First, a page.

The fresh fluid forces the old fluid out of the system when you bleed the brakes (remove air from the braking system). Continue to bleed the brakes until clean, clear fluid emerges through the bleeder screw.

What is brake fluid flush?

A brake fluid flush is when you completely replace your brake fluid. It entails cleansing the braking system and refilling the master cylinder with new fluid. We suggest that drivers get their brakes cleaned every two to three years to ensure that their brakes are properly maintained.

Is a brake fluid flush really necessary?

Yes, it is absolutely necessary. That’s because when you brake, heat is produced, which breaks down your brake fluid and wears it down. This process leaves behind moisture, which can lead to rust on your brakes. In addition, over time, the solution can become contaminated by dirt, rubber, and metal. If these problems aren’t fixed, they can cause the brakes to work less well and eventually fail.

Also read: Know All about Squeaky Car Brakes!

What does the DOT Rating on brake fluid mean?

A DOT rating is assigned to all types of brake fluid. DOT is an abbreviation for the Department of Transportation, which establishes safety standards for the acceptable performance of various braking fluids. Brake fluids are awarded DOT ratings based on their dry and wet boiling points. As a general rule, the higher the boiling point, the longer its lifespan.

What’s the difference between DOT 3 and DOT 4 brake fluid?

Both DOT 3 and DOT 4 brake fluids are glycol-based. The main difference between the two is that DOT 3 brake fluid absorbs less water from the air than DOT 4 over time. Therefore it requires fewer frequent fluid changes. Because DOT 4 brake fluid has greater dry and wet boiling points, it is suitable for use in higher temperatures.

Is it okay to mix DOT 3 and DOT 4 brake fluid?

The boiling point of DOT 4 is higher than that of DOT 3. You can substitute DOT 4 for DOT 3 in any situation, but you must never do the reverse. If you use DOT 3 in a DOT 4 brake, you run the danger of boiling the brake fluid.

What is DOT 5 brake fluid used for?

DOT 5 is typically used in classic vehicles that are stored for lengthy periods of time and require a water-resistant braking fluid. DOT 5 is silicon-based. Therefore, it has the advantage of not absorbing water and hence not corroding braking systems. It does not, however, work well with ABS brakes.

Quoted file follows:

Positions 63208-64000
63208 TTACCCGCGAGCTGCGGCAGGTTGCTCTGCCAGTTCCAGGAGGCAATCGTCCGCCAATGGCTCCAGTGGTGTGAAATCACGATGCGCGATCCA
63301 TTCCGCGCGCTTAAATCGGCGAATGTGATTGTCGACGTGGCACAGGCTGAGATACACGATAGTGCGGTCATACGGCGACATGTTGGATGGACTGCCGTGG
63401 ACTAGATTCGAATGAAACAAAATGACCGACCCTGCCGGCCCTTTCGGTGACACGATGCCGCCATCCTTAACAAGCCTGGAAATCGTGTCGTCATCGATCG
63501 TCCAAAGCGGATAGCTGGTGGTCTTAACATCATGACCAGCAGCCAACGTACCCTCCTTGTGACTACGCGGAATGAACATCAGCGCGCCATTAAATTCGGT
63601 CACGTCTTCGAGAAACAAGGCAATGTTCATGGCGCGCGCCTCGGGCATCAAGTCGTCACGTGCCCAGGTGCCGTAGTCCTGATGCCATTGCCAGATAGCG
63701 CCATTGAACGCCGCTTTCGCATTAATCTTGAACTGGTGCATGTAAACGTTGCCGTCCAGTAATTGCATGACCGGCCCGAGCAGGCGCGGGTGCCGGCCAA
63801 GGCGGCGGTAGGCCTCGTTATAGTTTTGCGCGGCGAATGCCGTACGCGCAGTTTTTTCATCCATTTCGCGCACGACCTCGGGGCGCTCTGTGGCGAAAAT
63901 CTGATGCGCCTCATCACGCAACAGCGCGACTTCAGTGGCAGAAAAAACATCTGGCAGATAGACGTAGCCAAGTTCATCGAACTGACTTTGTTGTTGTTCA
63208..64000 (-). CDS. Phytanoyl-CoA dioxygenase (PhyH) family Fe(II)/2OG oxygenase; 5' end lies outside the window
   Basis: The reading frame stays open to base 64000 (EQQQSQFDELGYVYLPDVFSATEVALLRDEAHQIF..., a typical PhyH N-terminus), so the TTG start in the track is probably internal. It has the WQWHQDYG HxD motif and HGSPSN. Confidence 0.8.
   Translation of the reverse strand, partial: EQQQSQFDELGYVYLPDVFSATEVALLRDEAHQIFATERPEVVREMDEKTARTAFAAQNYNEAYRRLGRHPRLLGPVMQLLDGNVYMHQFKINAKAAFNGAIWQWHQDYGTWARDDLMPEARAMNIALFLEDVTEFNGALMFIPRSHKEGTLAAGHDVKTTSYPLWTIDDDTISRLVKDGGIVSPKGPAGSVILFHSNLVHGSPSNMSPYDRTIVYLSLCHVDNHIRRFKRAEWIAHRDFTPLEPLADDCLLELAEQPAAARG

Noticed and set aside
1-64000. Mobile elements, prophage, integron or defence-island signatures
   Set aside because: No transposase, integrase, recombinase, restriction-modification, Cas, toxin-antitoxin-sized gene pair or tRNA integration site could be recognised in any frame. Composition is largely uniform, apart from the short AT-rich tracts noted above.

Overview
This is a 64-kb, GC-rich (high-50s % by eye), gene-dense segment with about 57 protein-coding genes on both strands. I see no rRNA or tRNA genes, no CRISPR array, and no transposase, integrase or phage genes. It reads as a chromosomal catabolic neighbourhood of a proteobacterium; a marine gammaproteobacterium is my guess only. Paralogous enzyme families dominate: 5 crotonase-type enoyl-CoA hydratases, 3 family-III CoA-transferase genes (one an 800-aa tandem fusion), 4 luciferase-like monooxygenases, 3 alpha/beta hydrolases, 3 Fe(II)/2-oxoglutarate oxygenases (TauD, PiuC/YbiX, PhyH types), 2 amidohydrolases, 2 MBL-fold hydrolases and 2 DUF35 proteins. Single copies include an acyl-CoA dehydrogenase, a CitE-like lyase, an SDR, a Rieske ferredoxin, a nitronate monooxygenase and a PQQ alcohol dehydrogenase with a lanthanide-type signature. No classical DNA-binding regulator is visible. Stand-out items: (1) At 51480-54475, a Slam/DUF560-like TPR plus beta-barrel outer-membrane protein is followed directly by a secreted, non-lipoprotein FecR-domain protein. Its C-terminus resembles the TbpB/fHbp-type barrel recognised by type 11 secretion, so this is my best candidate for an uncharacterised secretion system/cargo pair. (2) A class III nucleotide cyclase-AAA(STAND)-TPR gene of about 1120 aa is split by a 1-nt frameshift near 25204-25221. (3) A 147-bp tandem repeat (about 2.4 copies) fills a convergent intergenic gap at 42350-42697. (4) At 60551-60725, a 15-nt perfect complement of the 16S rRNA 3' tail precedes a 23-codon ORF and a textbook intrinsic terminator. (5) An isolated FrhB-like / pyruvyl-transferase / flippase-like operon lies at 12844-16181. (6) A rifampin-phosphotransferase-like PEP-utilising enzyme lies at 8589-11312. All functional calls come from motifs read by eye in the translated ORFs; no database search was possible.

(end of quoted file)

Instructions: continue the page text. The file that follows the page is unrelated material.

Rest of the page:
Does it matter what brake fluid I use?

It is best to use the fluid specified by your original vehicle manufacturers.

How to recycle brake fluid

If your brake fluid is uncontaminated (not used or mixed with toxic solvents in your car), you can recycle it. The best thing to do is seal it in a jar and take it to a nearby recycling facility that will repurpose it for future use.

How to dispose of brake fluid

Never throw brake fluid into a sink, storm drain, sewage systems, or on the ground. Old brake fluid removed from automobiles or trucks is classified as hazardous waste. You must take it to a treatment facility for appropriate and legal disposal.

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How to dispose of brake fluid at home

Small amounts of brake fluid don’t necessarily require a trip to a disposal facility. It can be absorbed and thrown away in 3 easy steps with kitty litter, a bucket, and a sealable garbage bag.

1. Pour the fluid into a clean kitty litter pan

Any pan that’s 9 X 12 inches in size will do. You may also use the metal pan you might use to capture automotive fluid when working on your car. If you don’t already have kitty litter, you can buy it online or from a pet store. Pour the fluid on top of the cat litter and ensure it’s out of reach for your dogs and youngsters because it can be harmful if consumed. Also, because it is flammable, keep it away from flames and other heat sources.

2. Leave the container alone for 3 to 4 days

Because the fluid is alcohol-based, the alcohol will evaporate over time and is absorbed by the kitty litter. So if you shake the pan and still see some fluid, leave it alone for a few more days until all of the liquid has evaporated.

3. Dispose of the kitty litter

Once there are no signs of brake fluid in the kitty litter, place it in a garbage bag, firmly wrap it, and dispose of it as you would the rest of your trash.